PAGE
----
4. Andrew Dundas says:

    It was NEVER TRUE that Britain needed the austerity brought into our lives in June 2010 by Lord Snooty and his gang-man Frogs’ spawn.

    We have always been a v. strong economy and well able to borrow to cover all short-term crises arising from the Wall Street Crash on 2008-09.
    As Chancellor Lawson explained in the late ’80s, the UK has vast assets and does not need panic measures whenever we have an adverse financial year. UK owns vast assets and government borrowing is from UK citizens – not from abroad. So it’s just a transfer of funds amongst ourselves.
    The Tory austerity policy was always a lie. It is intended to ensure the poor get poorer, and the rich get richer. And to create room for a “recovery” as we approach the next General Election.
    As for Housing. Those restrictive policies are the Cartels that ration development permits through local Planning Policies. Those local cartels force up property prices by restricting supply to half the rate of new household formations each year. The OFT should condemn our local planning as cartels acting against the public interest – which would be an undeniable charge if they were in the commercial sectors of our nation.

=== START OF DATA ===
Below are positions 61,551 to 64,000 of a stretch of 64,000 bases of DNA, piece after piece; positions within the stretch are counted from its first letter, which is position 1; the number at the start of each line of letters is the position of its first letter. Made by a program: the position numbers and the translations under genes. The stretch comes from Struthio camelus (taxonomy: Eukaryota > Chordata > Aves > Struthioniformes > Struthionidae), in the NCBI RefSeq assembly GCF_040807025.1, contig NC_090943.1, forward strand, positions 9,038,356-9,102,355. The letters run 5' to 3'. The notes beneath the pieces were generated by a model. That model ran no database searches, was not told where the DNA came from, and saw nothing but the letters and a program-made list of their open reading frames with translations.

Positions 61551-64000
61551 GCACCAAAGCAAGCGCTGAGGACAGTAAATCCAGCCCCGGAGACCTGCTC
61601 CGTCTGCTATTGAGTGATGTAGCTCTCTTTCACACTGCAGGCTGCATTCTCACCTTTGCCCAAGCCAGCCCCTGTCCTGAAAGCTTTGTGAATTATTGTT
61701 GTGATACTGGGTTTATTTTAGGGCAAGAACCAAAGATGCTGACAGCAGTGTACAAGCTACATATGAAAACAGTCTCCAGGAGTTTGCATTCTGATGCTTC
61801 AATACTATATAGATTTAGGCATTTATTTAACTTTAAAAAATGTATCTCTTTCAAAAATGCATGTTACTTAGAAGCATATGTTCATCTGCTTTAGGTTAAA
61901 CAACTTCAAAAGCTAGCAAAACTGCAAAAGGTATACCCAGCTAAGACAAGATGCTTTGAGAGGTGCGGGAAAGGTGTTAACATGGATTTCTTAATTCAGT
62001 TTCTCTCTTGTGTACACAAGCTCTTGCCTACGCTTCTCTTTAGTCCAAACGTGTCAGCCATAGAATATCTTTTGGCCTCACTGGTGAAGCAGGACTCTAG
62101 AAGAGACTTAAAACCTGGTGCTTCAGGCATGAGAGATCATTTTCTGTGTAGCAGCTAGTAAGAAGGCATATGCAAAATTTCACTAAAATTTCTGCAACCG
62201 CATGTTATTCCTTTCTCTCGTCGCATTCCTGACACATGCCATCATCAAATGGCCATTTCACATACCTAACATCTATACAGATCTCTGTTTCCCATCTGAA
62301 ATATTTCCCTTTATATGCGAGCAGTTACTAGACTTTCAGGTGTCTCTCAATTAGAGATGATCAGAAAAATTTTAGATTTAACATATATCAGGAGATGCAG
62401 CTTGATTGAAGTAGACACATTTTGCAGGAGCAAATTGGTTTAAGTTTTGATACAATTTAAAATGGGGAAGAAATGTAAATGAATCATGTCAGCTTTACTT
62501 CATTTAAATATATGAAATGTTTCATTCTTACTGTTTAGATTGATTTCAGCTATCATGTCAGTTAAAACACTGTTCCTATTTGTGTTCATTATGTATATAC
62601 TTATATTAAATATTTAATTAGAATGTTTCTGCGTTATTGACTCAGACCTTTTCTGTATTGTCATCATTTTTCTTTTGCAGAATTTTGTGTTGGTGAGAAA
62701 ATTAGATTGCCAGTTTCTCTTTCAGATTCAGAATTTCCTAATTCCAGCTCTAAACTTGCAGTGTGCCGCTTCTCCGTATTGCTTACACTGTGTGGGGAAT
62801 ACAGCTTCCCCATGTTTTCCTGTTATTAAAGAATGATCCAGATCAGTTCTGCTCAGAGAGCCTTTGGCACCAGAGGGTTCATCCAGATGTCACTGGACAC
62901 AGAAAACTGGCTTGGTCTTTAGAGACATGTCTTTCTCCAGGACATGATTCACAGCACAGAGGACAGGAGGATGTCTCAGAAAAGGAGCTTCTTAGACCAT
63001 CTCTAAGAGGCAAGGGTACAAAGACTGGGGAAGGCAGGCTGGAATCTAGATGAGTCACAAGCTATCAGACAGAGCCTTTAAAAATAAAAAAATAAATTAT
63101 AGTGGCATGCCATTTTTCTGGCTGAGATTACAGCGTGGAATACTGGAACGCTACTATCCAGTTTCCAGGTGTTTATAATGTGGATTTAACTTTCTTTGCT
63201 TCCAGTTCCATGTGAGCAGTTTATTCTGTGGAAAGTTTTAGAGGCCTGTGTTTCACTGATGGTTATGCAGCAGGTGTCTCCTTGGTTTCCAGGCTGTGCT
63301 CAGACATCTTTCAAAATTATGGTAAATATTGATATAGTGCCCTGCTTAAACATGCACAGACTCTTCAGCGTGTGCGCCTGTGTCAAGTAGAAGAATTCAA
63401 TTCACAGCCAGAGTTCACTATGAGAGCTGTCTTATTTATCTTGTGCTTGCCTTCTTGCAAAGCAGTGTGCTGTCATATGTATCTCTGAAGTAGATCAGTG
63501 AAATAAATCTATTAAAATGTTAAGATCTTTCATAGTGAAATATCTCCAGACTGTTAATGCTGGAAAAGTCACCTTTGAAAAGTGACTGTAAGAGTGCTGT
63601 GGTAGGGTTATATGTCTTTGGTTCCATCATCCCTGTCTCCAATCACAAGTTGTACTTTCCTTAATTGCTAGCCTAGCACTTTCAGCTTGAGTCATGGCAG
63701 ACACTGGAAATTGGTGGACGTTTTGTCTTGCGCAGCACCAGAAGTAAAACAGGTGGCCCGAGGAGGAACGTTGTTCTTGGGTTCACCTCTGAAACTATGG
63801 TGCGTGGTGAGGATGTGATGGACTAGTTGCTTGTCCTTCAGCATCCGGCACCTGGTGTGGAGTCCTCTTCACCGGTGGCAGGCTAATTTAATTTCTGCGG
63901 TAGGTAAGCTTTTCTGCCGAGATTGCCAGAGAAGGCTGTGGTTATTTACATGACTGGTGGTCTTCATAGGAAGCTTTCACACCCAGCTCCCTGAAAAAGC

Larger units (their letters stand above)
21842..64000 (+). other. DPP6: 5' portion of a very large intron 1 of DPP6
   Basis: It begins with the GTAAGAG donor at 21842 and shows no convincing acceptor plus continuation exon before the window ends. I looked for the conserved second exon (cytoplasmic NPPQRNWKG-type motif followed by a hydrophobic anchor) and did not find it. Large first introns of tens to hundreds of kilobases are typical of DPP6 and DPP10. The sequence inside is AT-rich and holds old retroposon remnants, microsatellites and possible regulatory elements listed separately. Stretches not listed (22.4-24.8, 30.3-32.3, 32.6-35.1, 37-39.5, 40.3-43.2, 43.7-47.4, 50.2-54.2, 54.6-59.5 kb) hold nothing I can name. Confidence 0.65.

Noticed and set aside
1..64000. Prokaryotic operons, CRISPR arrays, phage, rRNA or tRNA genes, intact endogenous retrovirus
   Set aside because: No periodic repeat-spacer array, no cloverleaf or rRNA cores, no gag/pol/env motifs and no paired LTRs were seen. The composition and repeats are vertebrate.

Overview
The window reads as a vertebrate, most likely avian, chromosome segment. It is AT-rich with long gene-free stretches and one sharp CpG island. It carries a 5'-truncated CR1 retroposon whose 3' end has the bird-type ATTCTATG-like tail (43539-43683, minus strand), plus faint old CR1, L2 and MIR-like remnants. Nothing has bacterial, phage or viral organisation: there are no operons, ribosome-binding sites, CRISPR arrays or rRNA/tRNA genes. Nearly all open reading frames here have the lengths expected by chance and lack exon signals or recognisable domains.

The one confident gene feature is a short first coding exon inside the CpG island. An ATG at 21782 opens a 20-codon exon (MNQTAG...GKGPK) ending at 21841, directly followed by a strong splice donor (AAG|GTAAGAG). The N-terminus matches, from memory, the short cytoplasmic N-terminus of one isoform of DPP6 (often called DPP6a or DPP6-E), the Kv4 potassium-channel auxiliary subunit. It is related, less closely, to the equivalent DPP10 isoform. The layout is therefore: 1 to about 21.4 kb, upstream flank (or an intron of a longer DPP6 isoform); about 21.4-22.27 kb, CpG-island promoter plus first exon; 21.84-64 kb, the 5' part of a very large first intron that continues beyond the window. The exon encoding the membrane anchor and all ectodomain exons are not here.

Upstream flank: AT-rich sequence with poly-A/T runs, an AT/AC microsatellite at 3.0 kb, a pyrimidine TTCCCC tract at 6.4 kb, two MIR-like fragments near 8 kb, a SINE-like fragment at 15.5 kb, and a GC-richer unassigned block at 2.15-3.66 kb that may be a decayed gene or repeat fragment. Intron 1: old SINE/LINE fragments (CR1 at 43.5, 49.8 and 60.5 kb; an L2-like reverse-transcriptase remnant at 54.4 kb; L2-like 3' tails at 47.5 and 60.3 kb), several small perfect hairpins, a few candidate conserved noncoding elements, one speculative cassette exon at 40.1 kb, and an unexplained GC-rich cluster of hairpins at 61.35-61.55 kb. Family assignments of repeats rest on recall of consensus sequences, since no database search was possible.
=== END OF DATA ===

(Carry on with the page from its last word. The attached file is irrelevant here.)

So there we are: an unjustified austerity that’s made millions of families suffer a steep fall in living standards. Outrageous Cartels that force up housing costs to the benefits of Millionaires. That’s Lord Snooty’s Britain!

  5. Robert Taggart says:

    Would happily sell our ‘pad’ (a northern suburban bungalow) to any Oil Sheikh, Oligarch or other such – for a considerable sum mind !

  6. Adam Daniels says:

    Lawson may have been right in the 80s but the proportion of public debt held abroad has ballooned since the 90s. The chinese used to help us buy their goods by lending us the money. Now they are beginning to invest it in private sector assets like property.

  7. William Mitchell says:

    The problem is surely that housing prices are TOO HIGH, relative to the ability of most people in the UK to pay. The prices got that way because we all became convinced that the entire “housing ladder” was moving up, and getting on that ladder only made sense. With easy credit, often more than income would justify, everyone who could jumped on board.

    When the bubble burst, many of us were left holding assets that cost us more than they were worth. More than we could afford.

    Eventually, housing costs will probably return to an appropriate relationship to buying power. But, without government intervention, that will take time, during which many people will not be able to afford to buy.